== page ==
Speed is among the most important aspects of a website. Sure, without good content you can’t even hope to attract visitors. However, if your site is too slow, nobody will wait to see the content. We live in fast times and everyone expects websites to load almost instantly. However, research shows that site owners often overestimate the speed of their websites. Consequently, the average website is much slower than recommended—about three times slower, in fact.
Luckily, the experts at the Hosting Tribunal don’t just deliver top notch hosting reviews, but also useful infographics like the one below that contain all the essential facts you need to know about website speed. With it, you’ll never again wonder if long load times are hurting your website. It covers the many aspects of how speed affects website performance. It also backs up the statistics with real-life examples. We will outline each of the aspects to give you a better idea about the massive impact of website speed.
Bounce rates refer to the number of people who find your site and leave after visiting only one page. Higher bounce rates mean fewer page views and worse search rankings. Unfortunately, long load times make your bounce rate soar. If your load times go from 1 second to 5 seconds, your bounce rate increases by 90%. 39% of visitors will bounce even if it is just the images that take long to load.
This aspect is directly connected to the high bounce rates. Load times directly correlate with traffic. In fact, each second of added delay results is 11% drop in page views. Even a fraction of a second can matter. 0.4 seconds of lag can decrease traffic by 0.44%
This part of the infographic shows that even the visitors who stay are not too happy about slow speeds. 75% of visitors avoid pages that take over 4 seconds to load and 44% of all users tell others to do the same. Even when they stay, users visit fewer pages if a website is slow. Web surfers visit an average of 8.9 pages if the load times are around 2 seconds. If the load time is 8 seconds, they visit only 3.3 pages on average.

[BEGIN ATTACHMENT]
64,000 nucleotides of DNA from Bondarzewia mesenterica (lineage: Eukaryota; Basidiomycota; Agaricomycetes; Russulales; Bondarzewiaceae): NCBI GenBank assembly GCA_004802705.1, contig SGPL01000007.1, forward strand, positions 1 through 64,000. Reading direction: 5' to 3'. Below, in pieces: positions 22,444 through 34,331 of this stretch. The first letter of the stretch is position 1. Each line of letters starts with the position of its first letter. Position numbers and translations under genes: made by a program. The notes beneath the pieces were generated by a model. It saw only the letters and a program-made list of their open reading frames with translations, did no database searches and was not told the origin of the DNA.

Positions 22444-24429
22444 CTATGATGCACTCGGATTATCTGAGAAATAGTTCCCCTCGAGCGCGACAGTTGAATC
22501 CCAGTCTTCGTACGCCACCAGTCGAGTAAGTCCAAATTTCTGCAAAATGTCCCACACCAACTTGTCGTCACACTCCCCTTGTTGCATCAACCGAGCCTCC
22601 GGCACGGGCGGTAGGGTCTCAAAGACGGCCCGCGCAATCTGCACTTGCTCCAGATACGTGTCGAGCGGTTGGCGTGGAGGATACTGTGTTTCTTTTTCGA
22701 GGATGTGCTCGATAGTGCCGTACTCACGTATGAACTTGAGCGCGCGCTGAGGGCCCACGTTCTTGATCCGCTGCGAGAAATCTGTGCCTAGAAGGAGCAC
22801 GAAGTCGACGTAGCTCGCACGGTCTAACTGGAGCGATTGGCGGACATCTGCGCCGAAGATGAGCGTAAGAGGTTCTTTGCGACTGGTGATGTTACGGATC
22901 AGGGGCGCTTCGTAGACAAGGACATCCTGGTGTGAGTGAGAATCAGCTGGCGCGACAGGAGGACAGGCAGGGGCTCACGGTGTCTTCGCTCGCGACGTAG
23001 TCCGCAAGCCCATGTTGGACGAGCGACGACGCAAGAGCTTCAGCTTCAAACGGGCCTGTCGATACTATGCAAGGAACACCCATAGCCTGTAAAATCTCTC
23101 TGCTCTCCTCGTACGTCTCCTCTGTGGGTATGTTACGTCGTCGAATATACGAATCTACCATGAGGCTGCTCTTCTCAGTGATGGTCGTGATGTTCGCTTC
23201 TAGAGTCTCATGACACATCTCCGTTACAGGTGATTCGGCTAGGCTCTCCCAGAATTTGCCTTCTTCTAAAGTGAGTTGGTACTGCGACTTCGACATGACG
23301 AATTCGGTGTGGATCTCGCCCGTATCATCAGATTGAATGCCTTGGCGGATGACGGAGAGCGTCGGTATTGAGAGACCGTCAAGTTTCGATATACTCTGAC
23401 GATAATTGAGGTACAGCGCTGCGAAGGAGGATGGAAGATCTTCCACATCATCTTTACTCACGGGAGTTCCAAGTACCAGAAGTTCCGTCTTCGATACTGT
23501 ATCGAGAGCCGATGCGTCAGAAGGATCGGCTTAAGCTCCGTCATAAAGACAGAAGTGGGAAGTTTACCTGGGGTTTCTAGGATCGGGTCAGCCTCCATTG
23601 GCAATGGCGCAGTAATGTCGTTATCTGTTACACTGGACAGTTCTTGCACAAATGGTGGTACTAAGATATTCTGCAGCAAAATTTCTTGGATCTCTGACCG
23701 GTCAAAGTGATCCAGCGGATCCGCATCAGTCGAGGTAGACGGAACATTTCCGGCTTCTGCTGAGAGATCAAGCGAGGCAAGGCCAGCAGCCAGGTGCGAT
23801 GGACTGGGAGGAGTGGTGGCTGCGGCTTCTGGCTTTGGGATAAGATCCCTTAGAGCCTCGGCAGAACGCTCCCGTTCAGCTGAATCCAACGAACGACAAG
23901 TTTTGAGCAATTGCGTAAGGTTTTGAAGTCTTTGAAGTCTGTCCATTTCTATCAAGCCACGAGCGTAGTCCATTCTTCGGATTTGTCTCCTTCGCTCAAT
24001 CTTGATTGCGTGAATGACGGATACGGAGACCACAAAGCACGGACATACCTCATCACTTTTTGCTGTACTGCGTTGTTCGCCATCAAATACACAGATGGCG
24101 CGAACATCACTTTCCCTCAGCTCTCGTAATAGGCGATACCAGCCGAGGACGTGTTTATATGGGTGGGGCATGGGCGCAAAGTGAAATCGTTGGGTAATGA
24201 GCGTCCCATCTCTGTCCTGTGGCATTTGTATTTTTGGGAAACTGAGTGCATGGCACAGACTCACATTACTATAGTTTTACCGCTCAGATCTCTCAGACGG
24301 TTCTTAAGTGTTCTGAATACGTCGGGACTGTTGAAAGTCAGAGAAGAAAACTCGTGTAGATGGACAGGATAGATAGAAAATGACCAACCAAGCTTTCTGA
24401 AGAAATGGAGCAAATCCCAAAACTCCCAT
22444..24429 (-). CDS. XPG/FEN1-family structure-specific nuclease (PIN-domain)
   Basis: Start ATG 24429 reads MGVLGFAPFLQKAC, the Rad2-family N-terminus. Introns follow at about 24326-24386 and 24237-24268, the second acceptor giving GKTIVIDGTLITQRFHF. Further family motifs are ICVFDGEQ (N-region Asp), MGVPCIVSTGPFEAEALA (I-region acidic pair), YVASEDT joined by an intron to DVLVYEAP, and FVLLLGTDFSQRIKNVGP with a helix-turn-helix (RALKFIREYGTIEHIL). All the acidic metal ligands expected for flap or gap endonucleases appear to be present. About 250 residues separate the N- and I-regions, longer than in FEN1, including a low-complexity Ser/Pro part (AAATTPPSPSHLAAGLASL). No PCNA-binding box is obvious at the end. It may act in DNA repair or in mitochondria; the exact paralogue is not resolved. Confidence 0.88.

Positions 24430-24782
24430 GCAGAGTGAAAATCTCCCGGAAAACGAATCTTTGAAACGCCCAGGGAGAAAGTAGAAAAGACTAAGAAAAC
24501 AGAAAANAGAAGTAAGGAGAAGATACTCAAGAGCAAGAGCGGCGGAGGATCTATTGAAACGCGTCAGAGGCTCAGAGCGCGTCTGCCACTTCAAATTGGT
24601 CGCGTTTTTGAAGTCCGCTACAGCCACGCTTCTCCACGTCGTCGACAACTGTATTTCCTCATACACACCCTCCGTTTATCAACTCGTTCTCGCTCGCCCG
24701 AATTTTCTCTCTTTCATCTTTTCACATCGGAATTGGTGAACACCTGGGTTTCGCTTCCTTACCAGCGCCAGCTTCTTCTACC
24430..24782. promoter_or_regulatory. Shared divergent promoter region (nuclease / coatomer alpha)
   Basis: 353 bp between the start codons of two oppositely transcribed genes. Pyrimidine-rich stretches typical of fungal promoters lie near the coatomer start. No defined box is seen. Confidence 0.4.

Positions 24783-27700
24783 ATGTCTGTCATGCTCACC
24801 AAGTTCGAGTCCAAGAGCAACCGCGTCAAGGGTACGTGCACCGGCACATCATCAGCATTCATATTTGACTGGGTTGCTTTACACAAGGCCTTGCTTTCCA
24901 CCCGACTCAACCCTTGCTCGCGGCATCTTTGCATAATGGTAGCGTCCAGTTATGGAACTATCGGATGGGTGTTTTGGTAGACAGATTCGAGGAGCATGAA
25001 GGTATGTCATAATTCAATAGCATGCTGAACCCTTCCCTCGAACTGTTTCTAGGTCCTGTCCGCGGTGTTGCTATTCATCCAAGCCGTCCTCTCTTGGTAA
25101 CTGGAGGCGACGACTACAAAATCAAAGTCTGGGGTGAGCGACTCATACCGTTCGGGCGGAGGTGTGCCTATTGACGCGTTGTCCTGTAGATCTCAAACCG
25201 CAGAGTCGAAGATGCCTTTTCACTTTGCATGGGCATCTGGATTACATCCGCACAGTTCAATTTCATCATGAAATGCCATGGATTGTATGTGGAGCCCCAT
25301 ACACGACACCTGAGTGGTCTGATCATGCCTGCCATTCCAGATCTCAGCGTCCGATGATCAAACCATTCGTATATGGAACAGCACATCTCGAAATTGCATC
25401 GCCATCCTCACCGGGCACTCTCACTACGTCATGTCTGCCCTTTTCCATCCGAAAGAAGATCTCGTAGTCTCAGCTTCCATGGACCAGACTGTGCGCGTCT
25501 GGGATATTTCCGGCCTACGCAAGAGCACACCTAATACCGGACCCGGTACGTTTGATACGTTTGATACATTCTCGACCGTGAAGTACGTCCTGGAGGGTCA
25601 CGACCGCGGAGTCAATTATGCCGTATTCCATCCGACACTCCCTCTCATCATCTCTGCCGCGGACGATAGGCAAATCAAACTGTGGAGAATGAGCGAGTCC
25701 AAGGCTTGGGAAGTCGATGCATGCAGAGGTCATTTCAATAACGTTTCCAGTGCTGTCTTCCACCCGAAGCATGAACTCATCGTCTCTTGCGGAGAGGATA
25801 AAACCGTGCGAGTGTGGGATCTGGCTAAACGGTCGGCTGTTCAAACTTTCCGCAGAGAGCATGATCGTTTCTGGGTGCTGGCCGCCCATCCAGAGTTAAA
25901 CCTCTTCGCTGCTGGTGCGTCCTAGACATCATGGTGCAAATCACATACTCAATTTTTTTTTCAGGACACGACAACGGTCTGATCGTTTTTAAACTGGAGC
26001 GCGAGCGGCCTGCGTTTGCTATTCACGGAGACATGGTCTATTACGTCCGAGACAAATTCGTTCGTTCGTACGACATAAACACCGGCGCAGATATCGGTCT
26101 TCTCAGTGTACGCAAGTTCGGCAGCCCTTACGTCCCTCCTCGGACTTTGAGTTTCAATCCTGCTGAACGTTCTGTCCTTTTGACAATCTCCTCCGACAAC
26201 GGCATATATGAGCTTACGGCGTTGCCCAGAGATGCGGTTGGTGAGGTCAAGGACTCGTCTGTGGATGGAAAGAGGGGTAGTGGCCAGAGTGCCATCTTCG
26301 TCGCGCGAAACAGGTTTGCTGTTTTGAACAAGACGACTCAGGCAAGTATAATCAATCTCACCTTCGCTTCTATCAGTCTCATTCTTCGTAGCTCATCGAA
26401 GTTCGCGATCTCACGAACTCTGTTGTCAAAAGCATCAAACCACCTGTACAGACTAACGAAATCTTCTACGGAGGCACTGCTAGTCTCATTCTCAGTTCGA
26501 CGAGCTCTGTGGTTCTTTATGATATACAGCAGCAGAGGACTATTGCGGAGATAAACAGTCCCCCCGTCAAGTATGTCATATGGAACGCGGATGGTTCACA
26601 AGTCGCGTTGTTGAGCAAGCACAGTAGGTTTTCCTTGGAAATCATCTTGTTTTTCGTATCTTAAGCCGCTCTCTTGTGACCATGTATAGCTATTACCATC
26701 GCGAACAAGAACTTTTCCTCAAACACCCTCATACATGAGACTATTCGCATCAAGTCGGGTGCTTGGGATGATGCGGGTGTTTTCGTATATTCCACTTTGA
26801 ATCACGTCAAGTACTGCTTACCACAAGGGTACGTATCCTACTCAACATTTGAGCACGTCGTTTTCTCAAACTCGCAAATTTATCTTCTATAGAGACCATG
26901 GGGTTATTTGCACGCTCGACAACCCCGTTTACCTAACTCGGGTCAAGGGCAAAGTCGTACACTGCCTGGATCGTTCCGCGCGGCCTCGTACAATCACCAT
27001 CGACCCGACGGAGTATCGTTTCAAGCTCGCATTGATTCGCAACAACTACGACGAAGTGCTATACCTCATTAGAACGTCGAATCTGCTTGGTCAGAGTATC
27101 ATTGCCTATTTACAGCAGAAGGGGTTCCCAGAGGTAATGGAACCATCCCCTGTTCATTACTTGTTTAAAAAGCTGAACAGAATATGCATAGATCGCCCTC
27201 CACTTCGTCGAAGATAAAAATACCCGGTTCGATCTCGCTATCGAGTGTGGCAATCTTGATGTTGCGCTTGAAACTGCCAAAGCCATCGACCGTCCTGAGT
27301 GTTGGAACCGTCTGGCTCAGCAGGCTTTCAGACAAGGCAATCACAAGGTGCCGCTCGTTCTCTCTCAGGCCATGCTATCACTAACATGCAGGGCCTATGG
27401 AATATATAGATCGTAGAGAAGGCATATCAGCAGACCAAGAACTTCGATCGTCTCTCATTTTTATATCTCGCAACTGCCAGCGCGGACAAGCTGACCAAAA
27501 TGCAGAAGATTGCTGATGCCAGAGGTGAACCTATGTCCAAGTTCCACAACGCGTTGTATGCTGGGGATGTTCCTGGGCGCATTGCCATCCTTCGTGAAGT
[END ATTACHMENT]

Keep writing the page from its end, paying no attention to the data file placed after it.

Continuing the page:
The influence of speed on online stores is perhaps the most striking. The first important statistic is that each second of delay directly reduces customer satisfaction by 16%. Dissatisfied customers have a 64% likelihood of avoiding your store and a 43% likelihood of going straight to your competitor’s site.
Believe it or not, long load times are the reason behind shopping cart abandonment in 51% of the cases. If you think this is serious, wait until you see the numbers in the infographic—the cost of abandoned carts worldwide amounts to $18 billion annually. In other words, slow speed contributes to about half of these massive losses.
All in all, if you’re a business owner, each second of delay on your e-commerce site will reduce your conversions by 7%. So if your load times average at 9.3 seconds, which is the average for most sites, you lose between 40-45% of potential revenue right off the bat.
Finally, we can mention the results the top websites recorded. Namely, Google projected that a mere 0.5 seconds added to their load times would cost them 25% of searches. It might seem ridiculous that half of a second can do this, but Google’s load times are particularly low. 0.5 seconds is 125% of their load time.
Yahoo! actually gained 9% more traffic by reducing their load times by 0.4 seconds. SmartFurniture.com achieved a 20% increase in organic search traffic by reducing their load times. For Bing, 2 seconds of delay equal 3.75% loss in potential clicks.